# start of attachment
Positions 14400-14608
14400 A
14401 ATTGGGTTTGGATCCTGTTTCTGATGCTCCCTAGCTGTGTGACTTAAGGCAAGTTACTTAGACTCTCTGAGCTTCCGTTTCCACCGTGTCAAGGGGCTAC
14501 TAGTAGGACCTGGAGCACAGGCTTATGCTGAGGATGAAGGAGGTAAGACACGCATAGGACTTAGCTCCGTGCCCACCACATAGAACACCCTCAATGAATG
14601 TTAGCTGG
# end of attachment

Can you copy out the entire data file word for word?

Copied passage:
Positions 14400-14608
14400 A
14401 ATTGGGTTTGGATCCTGTTTCTGATGCTCCCTAGCTGTGTGACTTAAGGCAAGTTACTTAGACTCTCTGAGCTTCCGTTTCCACCGTGTCAAGGGGCTAC
14501 TAGTAGGACCTGGAGCACAGGCTTATGCTGAGGATGAAGGAGGTAAGACACGCATAGGACTTAGCTCCGTGCCCACCACATAGAACACCCTCAATGAATG
14601 TTAGCTGG